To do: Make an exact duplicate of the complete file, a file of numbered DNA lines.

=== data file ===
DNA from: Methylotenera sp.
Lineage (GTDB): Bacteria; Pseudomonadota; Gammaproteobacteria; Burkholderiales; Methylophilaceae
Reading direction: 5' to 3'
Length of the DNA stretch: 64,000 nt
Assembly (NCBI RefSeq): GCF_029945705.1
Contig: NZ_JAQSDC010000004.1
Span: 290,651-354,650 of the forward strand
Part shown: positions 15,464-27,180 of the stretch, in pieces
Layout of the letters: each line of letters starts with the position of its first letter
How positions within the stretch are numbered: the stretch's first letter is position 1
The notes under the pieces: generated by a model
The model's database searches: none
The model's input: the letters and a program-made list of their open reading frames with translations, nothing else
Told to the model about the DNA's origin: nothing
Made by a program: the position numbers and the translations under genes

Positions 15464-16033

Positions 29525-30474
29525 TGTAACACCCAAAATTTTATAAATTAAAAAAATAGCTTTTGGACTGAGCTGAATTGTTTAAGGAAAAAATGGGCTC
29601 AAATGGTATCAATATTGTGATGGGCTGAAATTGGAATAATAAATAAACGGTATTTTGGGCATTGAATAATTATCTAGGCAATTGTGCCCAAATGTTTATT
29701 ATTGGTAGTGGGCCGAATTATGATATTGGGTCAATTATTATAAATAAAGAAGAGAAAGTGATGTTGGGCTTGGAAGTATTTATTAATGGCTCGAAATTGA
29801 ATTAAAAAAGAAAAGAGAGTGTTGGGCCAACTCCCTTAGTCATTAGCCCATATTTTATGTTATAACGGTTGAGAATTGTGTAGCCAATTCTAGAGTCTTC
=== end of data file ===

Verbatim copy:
DNA from: Methylotenera sp.
Lineage (GTDB): Bacteria; Pseudomonadota; Gammaproteobacteria; Burkholderiales; Methylophilaceae
Reading direction: 5' to 3'
Length of the DNA stretch: 64,000 nt
Assembly (NCBI RefSeq): GCF_029945705.1
Contig: NZ_JAQSDC010000004.1
Span: 290,651-354,650 of the forward strand
Part shown: positions 15,464-27,180 of the stretch, in pieces
Layout of the letters: each line of letters starts with the position of its first letter
How positions within the stretch are numbered: the stretch's first letter is position 1
The notes under the pieces: generated by a model
The model's database searches: none
The model's input: the letters and a program-made list of their open reading frames with translations, nothing else
Told to the model about the DNA's origin: nothing
Made by a program: the position numbers and the translations under genes

Positions 15464-16033

Positions 29525-30474
29525 TGTAACACCCAAAATTTTATAAATTAAAAAAATAGCTTTTGGACTGAGCTGAATTGTTTAAGGAAAAAATGGGCTC
29601 AAATGGTATCAATATTGTGATGGGCTGAAATTGGAATAATAAATAAACGGTATTTTGGGCATTGAATAATTATCTAGGCAATTGTGCCCAAATGTTTATT
29701 ATTGGTAGTGGGCCGAATTATGATATTGGGTCAATTATTATAAATAAAGAAGAGAAAGTGATGTTGGGCTTGGAAGTATTTATTAATGGCTCGAAATTGA
29801 ATTAAAAAAGAAAAGAGAGTGTTGGGCCAACTCCCTTAGTCATTAGCCCATATTTTATGTTATAACGGTTGAGAATTGTGTAGCCAATTCTAGAGTCTTC